The Obesity-Fertility Link in Men
the MPR take:
For men, obesity-related conditions can include heart disease, stroke, type 2 diabetes, and certain types of cancers. A new study published in the journal Clinical Endocrinology now adds possible infertility to the list of problems associated with obesity. Reduced fertility in obese men can be a product of hormonal, mechanical, and psychosocial issues. With regards to hormones, serum testosterone levels tend to be lower in obese men but increasing testosterone levels via testosterone replacement therapy may have a negative impact on fertility. Clinicians should discuss this potentially adverse effect with men before starting testosterone therapy. Sperm concentrations and quality are also affected by obesity; this study, however, was not able to establish whether losing weight helped correct this issue. Finally, more research needs to be done to see whether estrogen receptor modulators and aromatase inhibitors may play a role in treating male hypogonadism and/or infertility.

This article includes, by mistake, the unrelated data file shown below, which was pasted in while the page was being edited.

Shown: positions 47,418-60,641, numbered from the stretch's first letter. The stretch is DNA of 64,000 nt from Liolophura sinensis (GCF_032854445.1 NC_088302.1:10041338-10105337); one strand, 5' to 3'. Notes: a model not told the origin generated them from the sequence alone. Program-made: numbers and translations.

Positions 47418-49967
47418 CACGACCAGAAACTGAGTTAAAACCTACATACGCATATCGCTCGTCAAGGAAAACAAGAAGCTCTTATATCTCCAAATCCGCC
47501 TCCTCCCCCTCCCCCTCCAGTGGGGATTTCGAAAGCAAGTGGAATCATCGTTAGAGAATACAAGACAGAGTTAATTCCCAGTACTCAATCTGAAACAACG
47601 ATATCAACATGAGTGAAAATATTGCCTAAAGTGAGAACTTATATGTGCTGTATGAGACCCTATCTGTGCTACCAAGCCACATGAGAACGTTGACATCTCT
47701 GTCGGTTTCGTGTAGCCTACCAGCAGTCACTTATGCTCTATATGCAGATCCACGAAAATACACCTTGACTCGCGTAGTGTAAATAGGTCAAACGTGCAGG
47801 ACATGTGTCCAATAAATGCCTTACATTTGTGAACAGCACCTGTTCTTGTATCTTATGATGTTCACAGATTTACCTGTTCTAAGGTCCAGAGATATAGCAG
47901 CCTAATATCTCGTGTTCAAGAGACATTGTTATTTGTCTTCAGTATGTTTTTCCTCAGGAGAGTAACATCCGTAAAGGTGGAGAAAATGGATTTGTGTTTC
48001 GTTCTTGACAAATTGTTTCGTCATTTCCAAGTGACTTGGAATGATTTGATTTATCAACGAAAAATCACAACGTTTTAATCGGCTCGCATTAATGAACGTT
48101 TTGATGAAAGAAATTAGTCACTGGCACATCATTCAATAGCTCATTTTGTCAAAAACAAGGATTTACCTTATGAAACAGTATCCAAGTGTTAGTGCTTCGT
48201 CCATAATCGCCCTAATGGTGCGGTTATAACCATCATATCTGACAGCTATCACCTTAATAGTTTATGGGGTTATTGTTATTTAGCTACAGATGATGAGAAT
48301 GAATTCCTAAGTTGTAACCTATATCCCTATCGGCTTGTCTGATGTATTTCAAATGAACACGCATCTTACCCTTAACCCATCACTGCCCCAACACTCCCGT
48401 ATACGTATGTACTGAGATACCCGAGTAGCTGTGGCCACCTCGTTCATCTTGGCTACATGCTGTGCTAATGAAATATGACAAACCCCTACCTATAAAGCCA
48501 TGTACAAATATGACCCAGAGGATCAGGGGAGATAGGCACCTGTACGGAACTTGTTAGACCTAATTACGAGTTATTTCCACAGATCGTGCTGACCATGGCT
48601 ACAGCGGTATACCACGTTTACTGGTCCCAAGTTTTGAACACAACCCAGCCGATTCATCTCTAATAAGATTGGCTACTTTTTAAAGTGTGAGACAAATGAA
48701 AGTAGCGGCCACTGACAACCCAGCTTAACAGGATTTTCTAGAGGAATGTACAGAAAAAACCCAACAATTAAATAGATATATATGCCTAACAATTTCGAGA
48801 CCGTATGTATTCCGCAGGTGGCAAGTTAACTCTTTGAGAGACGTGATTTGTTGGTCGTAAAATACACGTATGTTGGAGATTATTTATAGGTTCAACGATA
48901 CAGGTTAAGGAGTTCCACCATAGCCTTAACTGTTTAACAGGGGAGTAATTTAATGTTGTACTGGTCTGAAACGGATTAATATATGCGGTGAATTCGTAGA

Summary: Adiposity is associated with reduced fertility in men. The aetiology is multifactorial, with obese men at greater risk of suffering from impaired spermatogenesis, reduced circulating testosterone levels, erectile dysfunction and poor libido. The diagnosis and treatment of reduced fertility observed in obese men therefore requires insight into the underlying pathology, which has hormonal, mechanical and psychosocial aspects.